He passed away on Saturday, April 28, 2007, in his sleep. It could have been worse, much worse. And even in his passing, he managed to give us story that will make us laugh for the rest of our lives. I'll share the full story with you some time, but right now, I don't feel like laughing......

My Dad loved to smile, cuss, play on the computer (once I finally convinced him to get one!), golf, find a million ways to quit working (LOL, many of the 'get rich quick' info is still in the closet in Mom and Dad's computer room), love us the best way he knew how.... It took thousands of miles and lots of time away for my Dad to see what life was about - family - and he was ready to bring that new found knowledge back home. He was less than two weeks away from his first R&R, where he was going to meet my Mom in England and fly together to Scotland. He always wanted to see St. Andrews golf course and find out more about the Henderson crest... My Mom had the siding on the house re-done and was going to build a new deck to surprise him. We never sent pictures of the house to him because we didn't want to ruin the surprise. A couple years ago, my Dad had to sell a custom ring, and it crushed him. It had diamonds from his mother's rings.... Mom had to buy it back from the pawn shop and was going to surprise my Dad with it when they re-newed their vows in Scotland. He never knew she had it back. It was a surprise....

I am one of the lucky ones. Not long before my Dad passed, I had told him that I loved him. When he first went to Kuwait and Iraq, I told him how proud I was of him, and how much I loved him. I wish I had somehow said something more, done something more, something... But, I also know that he left this world, knowing how much we all loved him, no matter how goofy he could be (and in truth, BECAUSE of how goofy he could be). I miss him. When he got back, we were going to start playing some of our favorite games in multiplayer mode together.... A 38-year old son playing games with his 62-year old Dad..... maybe in another lifetime.....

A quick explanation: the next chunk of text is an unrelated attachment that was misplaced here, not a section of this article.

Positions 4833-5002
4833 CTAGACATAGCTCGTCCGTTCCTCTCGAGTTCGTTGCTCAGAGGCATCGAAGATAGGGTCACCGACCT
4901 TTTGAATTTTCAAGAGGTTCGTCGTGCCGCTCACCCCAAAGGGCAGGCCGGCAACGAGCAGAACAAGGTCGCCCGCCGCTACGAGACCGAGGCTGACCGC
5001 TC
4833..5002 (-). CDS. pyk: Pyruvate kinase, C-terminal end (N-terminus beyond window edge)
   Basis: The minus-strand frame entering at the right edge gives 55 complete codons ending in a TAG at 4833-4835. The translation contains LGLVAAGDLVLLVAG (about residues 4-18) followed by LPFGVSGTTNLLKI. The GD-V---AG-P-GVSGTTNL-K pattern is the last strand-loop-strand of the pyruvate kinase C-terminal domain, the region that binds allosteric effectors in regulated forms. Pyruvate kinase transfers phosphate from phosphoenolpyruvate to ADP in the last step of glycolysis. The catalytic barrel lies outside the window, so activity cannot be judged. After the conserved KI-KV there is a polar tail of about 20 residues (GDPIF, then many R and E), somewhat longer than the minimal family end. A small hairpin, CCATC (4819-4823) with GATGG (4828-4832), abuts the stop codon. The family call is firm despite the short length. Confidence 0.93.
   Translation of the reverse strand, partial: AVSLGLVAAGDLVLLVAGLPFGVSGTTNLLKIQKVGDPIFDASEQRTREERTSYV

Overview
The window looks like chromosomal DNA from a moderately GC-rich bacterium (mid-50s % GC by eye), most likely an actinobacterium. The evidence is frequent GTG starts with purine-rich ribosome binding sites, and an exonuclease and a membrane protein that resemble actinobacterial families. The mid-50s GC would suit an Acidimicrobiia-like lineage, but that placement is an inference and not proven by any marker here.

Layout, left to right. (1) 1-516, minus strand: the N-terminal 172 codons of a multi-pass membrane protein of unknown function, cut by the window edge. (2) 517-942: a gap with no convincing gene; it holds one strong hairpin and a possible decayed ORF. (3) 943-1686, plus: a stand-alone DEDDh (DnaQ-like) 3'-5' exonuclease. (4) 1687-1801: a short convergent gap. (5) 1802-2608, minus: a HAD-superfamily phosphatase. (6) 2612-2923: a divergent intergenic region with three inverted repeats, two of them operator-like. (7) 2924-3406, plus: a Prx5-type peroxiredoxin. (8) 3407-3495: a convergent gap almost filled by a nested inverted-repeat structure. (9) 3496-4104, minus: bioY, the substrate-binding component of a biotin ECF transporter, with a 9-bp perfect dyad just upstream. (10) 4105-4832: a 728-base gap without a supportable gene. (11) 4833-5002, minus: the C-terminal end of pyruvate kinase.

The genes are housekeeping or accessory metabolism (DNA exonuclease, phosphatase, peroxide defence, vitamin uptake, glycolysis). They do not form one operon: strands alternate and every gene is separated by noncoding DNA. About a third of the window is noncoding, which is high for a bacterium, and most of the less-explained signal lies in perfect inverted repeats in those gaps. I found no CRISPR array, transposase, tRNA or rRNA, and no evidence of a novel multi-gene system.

While in Iraq, Dad often said he could not get any sleep because of the helipad behind his 'hooch.' Sleep well, Daddy.... You can finally sleep in peace.... I Love You, Daddy. We miss you, we love you, always.

2 comments:

  1. David we were not nearly as close when my Dad died 6 years ago. While I had 17 months to prepare for his passing it was still with a heavy heart that I watched him slip gracefully into the place that he was whole once again. I wrote in my blog that I had 17 months and you at best 17 seconds. I worried that maybe you had things that you wanted to tell him and I am so glad that you were able to say some if not most of the things that needed to be said when he left for Iraq. No, we never think we said enough, said the right things but he knew in his heart that you loved and honored him and that is what made his life special. The love that we as sons will always have for our Dads. John

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  2. I cried and cried while reading this. Your dad was a wonderful man and very special. We will miss him so much.
    -Chelle